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#141812 10/27/04 10:25 AM
Joined: Jul 2002
Posts: 8,407
Likes: 2
Trumpy Offline OP
Member
Guys I have a 1950-60's Valve radio here at home that was handed to me by a colleague at work.
It was given to him after the thing was bequeathed(sp?)to him.
Now the body of what I'm asking, is this:
I haven't plugged the radio in and given it a test run, because all the valves are very shiny and I aren't even sure that they've been inserted around the right way.
Also I have looked at each of the Valves and there are no markings whatsoever on them, the idiot that cleaned them, rubbed all the markings off them.
I'll upload some pictures as soon as I get my camera wound up to let you see what I have before me.
As far as I can make out, it's a Bell 5 Valve Super-Heterodyne set as was common here in the 1950-60 years.
I'm not about to go guessing where these Valves go.
Any advice you can give me in the mean-time would be good.
Cheers,
Mike :]

#141813 10/27/04 01:58 PM
Joined: Jun 2002
Posts: 159
L
Member
Trumpy,
I am of little use to you on this one. However, bring back valves! They were a mesmeric delight. I bet you would find a ready market for old valve technology if not for function then certainly just to look at!


regards

lyle dunn
#141814 10/27/04 02:11 PM
Joined: Aug 2002
Posts: 1,691
S
Member
If you do USE-Net, you might find some help at rec.antiques.radio+phono -- that is the antique radio & record-player collectors newsgroup.

Also maybe a New Zealand or Aussie radio club might help?

Some people who are really hardcore into the hobby are able to tell what type of valve it is just by looking at the innards and then figure out where it goes.

#141815 10/27/04 02:20 PM
Joined: Aug 2001
Posts: 7,520
P
Member
Most of the 5-valve sets sold here followed a pretty predictable line-up of valves/tubes:

1. Triode/heptode frequency-changer (also called a converter)
2. High-gain pentode I.F. amplifier
3. Double-diode triode detector/AGC/first audio
4. Beam-tetrode or pentode audio power
5. Rectifier

Most of the later generation sets used B9A-based valves, generally the E-series (parallel connected 6.3V heaters) or U-series (intended for series connection in AC/DC sets).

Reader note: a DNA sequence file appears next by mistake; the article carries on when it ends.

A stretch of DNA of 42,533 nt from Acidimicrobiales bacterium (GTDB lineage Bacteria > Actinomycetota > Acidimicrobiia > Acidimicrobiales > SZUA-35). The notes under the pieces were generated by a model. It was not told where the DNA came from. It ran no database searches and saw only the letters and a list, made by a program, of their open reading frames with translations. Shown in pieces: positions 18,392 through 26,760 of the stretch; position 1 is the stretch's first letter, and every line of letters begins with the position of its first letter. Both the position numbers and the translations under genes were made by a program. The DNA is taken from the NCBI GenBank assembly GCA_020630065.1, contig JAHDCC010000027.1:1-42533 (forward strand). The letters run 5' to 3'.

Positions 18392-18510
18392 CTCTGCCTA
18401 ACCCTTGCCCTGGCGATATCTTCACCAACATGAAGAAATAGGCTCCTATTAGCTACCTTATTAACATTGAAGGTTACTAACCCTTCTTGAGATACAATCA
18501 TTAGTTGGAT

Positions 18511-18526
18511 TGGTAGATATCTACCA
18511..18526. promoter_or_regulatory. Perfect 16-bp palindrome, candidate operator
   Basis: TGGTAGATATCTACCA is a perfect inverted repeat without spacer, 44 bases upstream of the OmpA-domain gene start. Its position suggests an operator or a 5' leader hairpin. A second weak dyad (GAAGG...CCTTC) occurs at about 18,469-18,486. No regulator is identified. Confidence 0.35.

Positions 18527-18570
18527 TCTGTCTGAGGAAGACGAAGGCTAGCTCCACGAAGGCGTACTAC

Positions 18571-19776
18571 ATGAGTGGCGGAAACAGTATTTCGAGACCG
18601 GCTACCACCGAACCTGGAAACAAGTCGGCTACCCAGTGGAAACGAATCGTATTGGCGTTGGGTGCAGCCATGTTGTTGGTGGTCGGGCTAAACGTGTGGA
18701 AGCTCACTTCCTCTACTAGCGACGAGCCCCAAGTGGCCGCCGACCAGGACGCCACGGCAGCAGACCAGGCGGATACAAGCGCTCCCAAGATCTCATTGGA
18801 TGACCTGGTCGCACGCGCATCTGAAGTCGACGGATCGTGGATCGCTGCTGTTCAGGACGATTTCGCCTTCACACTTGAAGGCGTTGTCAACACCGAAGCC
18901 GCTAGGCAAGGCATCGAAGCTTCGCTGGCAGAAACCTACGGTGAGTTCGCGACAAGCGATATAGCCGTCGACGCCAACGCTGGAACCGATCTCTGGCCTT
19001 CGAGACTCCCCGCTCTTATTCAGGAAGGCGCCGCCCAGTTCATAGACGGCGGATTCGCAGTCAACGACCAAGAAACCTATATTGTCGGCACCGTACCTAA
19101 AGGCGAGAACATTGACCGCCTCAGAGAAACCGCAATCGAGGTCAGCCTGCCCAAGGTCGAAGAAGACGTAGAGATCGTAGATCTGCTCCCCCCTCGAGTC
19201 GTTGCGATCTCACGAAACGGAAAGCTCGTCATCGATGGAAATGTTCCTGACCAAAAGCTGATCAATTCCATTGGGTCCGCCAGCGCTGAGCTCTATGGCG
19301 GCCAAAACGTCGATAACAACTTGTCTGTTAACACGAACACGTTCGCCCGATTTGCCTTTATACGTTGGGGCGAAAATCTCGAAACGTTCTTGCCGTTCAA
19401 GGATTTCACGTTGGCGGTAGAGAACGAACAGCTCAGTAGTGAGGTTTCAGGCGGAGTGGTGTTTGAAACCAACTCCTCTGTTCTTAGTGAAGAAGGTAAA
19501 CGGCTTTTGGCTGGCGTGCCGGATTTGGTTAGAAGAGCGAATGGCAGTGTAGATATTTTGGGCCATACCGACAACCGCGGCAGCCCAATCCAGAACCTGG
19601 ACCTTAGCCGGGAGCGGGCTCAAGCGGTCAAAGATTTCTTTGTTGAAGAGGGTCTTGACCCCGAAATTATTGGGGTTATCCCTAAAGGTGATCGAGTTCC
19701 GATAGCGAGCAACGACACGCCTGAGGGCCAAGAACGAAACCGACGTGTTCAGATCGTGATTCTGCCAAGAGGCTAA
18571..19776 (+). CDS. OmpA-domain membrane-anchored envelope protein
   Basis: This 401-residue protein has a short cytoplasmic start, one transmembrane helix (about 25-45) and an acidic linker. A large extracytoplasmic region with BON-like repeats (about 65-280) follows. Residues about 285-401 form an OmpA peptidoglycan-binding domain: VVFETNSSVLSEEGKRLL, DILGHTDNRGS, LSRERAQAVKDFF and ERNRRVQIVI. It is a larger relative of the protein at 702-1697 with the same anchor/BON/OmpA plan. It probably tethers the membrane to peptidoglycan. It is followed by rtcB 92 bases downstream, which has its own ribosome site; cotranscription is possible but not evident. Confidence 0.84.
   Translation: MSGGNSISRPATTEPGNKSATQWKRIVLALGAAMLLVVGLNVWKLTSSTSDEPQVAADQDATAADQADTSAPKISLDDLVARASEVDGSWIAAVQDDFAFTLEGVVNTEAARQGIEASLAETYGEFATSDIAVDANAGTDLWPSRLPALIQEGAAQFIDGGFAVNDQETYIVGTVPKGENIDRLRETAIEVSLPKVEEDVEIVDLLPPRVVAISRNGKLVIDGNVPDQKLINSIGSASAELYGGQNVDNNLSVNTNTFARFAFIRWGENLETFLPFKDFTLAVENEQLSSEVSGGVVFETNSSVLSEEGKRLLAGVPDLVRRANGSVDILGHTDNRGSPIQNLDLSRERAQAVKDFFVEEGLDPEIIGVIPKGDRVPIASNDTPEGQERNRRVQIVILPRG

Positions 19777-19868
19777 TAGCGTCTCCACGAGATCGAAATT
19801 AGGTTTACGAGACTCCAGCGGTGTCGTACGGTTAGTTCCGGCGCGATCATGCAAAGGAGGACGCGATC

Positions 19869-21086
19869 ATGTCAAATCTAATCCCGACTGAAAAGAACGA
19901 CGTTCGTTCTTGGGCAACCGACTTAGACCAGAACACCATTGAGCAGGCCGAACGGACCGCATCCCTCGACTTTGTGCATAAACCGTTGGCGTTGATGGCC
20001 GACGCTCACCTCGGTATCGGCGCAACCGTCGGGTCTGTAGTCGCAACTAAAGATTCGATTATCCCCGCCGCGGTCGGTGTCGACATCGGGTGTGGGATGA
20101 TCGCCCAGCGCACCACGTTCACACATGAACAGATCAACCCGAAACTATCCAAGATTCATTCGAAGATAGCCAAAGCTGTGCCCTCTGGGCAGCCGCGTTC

As Sven said, in the typical 5-valve lineup using these valves it is quite possible to identify the correct locations by just examining the internal construction, and I've done that myself in a similar situations.

I'm not sure I could even start to try to describe how to go about it though.

#141816 11/06/04 07:42 AM
Joined: Jul 2002
Posts: 8,407
Likes: 2
Trumpy Offline OP
Member
Oddly enough Sven and Paul I was having a word to Paul Gosciny (ZL4AAG) and he had an old RCA tube tester.
I sucked him dry, as to his experience in Aus/NZ valves, he looked at the valves and said, there is a EC81, a ECL89, and others, he then proceeded to plug them all in.
He then turned on the set and instead of the usual explosion, there was the warm-up period and.....
Sound!.
We had the National Radio Programme running here, I was most delighted.
He told me to re-align the set, (which I have since done), It sounded terrible, through the ripped speaker.(That I fixed with Supa-glue, being single, I can't justify having nail polish, these days)
But I will still get some pics for you guys, and put them in this post, a bit later
.
But thanks for all your help guys, it hasn't gone un-noticed!. [Linked Image]

#141817 11/06/04 07:56 AM
Joined: Jul 2002
Posts: 8,407
Likes: 2
Trumpy Offline OP
Member
Oddly enough Paul said that this particular set is a rarity, because while it was made in Australia, it didn't use Australian valves, it used NZ valves, hence the EC Codes.
Valves were made in Christchurch for some years, a fact I never knew of.
I would have guessed Auckland or Wellington, but there you go.
I also asked Paul if he would like to share his knowledge with us at ECN, he gratefully declined.
The guy is a great Ham and one that I talk to on 2 metres quite regularly. [Linked Image]

#141818 11/06/04 11:18 AM
Joined: Oct 2004
Posts: 50
S
Member
Trumpy,

An old trick, that I sometimes use, to identify valves where the markings are destroyed is to breathe on the valve. The moisture in your breath would highlight where the markings were and you can usually read them.

Remember when you were a kid and you used to write your name on a mirror or window after breathing on it. After a few minutes the condensation would disappear but if you breathed on the window again you could see what you had written previously.

Hope this helps.

Simon.

#141819 11/06/04 11:48 AM
Joined: Jul 2002
Posts: 8,407
Likes: 2
Trumpy Offline OP
Member
Simon,
Thanks for the tip mate!.
I'll use that in the future, unfortunately no use to me, the radio went back to it's owner today.
Cool though!. [Linked Image]


[This message has been edited by Trumpy (edited 11-06-2004).]

#141820 11/06/04 05:43 PM
Joined: Aug 2001
Posts: 7,520
P
Member
Glad you got it sorted out!

[Linked Image]

#141821 11/07/04 11:59 AM
Joined: Oct 2004
Posts: 50
S
Member
No problem trumpy.

I love old radios as you can see from my restoration post a couple down from this thread.

I'm also heavily involved with vintage plant and machinery and, now that I've bought a decent digital camera, hope to post some interesting pics.

The 1955 Dale generator I'm working on is a real work of art but it is a mess inside being subjected to a lot of quick fixes and botched repaires over the years.

Simon

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